We then classified identified studies according to four general characteristics: (i) country(ies) where the studies were conducted; (ii) area of prioritization; (iii) decision-making level(s); and (iv) study objectives. In addition, we classified identified studies according to their methodological approaches to the priority-setting process. Here, we distinguished: (i) which type of respondents (or stakeholders) was involved; (ii) how criteria were identified; (iii) which criteria were identified; (iv) how preferences for the criteria were elicited; and (v) how results were presented.


The first step in the literature search resulted in a total of 1291 studies. In the second step, these studies were initially screened on their abstract and 1235 studies were excluded. The remaining 56 studies were assessed on the basis of the full-text formats and of these, 39 articles were excluded. Studies were excluded because, e.g. they merely assessed the participation of stakeholders in the priority-setting process in the past (e.g. Mubyazi et al. 2007); assessed the relevance of a single criterion in priority-setting (e.g. Kapiriri et al. 2003); or assessed the priorities in targeting of diseases (thus not interventions) (e.g. Makundi et al. 2005; Rosato et al. 2006). A total of 18 studies were finally selected (Table 1).

Table 1.   General characteristics of the 18 included empirical priority-setting studies in developing countries
CountryArea of prioritizationDecision-making levelObjectives
Teerawattananon and Russell (2008)ThailandSeveral disease area (two hypothetical case scenarios)NationalTo explore policy actors’ justifications for their decisions on the two case scenarios
Vargas and Poblete (2008)ChileHealth systemNationalTo examine the introduction of a prioritized list of 56 health conditions in Chile by using multiple criteria
Lasry et al. (2008)South AfricaHIV/AIDSOrganization (primary healthcare clinic)To apply the system for HIV/AIDS resource allocation to a primary healthcare clinic
Ottersen et al. (2008)TanzaniaHealth systemNationalTo explore distribution preferences among health planners
Mshana et al. (2007)TanzaniaHealth systemDistrictTo describe an initiative in Tanzania to improve priority-setting using ‘accountability for reasonableness’ (A4R)
Makundi et al. (2007)TanzaniaSeveral disease areaNationalTo test out a model for priority-setting which incorporates both scientific evidence and public values
Rubinstein et al. (2007)ArgentinaHealth systemNationalTo determine whether economic evaluations are considered and used by decision-makers and report the criteria decision-makers used for resource allocation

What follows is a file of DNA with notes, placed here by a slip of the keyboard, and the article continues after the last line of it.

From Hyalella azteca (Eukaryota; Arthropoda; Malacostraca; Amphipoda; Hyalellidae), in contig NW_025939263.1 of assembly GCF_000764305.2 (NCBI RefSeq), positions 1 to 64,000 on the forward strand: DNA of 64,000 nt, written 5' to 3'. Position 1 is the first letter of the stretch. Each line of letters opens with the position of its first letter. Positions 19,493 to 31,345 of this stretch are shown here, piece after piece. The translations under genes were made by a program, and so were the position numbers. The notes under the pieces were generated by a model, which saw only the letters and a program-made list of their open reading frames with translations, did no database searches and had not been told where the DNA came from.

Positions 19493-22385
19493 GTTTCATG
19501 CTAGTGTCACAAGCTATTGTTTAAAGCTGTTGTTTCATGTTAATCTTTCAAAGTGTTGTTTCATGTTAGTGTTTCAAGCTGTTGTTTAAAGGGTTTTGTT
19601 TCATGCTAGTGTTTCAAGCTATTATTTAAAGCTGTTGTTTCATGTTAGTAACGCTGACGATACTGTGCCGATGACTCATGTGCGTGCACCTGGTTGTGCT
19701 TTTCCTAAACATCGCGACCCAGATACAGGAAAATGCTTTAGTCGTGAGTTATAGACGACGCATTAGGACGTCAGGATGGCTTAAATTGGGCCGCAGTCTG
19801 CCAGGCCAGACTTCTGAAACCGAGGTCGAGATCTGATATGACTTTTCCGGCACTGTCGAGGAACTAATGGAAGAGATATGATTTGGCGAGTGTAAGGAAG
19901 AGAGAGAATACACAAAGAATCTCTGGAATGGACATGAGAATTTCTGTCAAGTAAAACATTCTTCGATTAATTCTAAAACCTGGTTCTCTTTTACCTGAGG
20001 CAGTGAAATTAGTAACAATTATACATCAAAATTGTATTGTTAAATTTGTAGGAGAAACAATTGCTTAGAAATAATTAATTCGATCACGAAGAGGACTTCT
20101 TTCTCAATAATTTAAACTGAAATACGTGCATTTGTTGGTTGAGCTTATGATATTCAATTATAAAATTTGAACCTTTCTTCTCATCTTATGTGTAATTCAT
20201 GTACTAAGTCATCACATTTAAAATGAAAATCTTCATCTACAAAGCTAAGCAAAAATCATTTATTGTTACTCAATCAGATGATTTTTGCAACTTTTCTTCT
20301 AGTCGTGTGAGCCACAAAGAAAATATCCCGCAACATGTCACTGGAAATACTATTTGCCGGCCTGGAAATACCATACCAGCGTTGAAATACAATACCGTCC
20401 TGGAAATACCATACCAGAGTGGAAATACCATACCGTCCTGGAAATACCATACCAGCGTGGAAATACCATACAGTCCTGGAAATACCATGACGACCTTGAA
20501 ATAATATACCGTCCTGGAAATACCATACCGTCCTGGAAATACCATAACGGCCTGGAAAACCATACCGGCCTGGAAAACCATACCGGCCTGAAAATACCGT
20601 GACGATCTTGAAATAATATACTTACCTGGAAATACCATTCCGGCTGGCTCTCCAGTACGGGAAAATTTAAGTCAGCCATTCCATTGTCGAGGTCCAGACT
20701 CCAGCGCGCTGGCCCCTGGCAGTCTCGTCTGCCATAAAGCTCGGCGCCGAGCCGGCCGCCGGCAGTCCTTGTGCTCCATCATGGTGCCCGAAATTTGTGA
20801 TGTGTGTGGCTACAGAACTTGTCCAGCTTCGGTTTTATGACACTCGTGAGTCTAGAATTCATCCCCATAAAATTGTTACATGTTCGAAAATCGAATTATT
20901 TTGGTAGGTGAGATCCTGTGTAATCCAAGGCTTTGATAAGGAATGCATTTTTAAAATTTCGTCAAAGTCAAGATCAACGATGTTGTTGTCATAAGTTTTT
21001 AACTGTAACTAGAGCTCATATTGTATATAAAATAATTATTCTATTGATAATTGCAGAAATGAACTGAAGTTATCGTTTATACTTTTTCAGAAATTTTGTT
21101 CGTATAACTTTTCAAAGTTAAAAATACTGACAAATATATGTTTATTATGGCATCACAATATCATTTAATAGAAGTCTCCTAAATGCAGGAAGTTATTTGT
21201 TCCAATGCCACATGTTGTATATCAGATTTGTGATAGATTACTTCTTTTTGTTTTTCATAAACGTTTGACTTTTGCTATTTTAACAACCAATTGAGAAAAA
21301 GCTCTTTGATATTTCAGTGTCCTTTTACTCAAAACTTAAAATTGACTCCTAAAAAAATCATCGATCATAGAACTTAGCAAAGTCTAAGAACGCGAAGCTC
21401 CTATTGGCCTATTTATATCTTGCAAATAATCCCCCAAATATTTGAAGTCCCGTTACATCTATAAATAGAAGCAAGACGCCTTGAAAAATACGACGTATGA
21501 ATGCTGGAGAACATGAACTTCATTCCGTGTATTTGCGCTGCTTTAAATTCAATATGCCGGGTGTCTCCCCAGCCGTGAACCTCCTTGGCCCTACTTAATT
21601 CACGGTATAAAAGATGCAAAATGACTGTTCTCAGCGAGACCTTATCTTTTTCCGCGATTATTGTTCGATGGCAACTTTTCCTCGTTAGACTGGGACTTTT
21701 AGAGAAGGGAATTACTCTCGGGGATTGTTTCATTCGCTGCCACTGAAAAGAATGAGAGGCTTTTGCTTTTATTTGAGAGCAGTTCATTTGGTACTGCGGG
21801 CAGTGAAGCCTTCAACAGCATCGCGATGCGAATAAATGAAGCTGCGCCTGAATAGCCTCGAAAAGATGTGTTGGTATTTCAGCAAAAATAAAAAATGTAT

Baltussen et al. (2007)NepalSeveral disease areaNationalTo identify the various criteria for priority-setting, and rank-ordering health interventions
Husain et al. (2007)PakistanHIV/AIDSNationalTo identify perceptions of decision-makers about the process of resource allocation within the National AIDS Control Programme
Madi et al. (2007)Burkina FasoSafe motherhood programmeNationalTo describe a process to elicit and prioritize evaluation needs for safe motherhood programme
Kapiriri et al. (2007)Uganda (Canada and Norway)Health systemOrganization (publicly funded hospital)To describe the process of healthcare priority-setting and evaluate the description using the framework of A4R
Kapiriri and Martin (2006)UgandaHealth systemOrganization (1500 bed-public hospital)To describe priority-setting process in a hospital and evaluate the description using A4R
Baltussen et al. (2006)GhanaSeveral disease areaNationalTo identify the various criteria for priority-setting, and rank ordering health interventions
Kapiriri and Norheim (2004)UgandaHealth systemNationalTo explore the acceptance of priority-setting criteria for healthcare system
Kapiriri et al. (2004)UgandaHealth systemNationalTo establish the relative preferences regarding cost-effectiveness regarding cost-effectiveness of interventions and severity of disease as main criteria for setting priorities
Reichenbach (2002)GhanaReproductive health (breast and cervical cancer)NationalTo examine the influence of political and organizational factors on national priority-setting
Hrabačet al. (2000)Bosnia and HerzegovinaHealth systemNationalTo provide an overview of the methodology for designing a basic package of health entitlements
Söderlund (1999)South AfricaHealth systemNationalTo define package of essential hospital care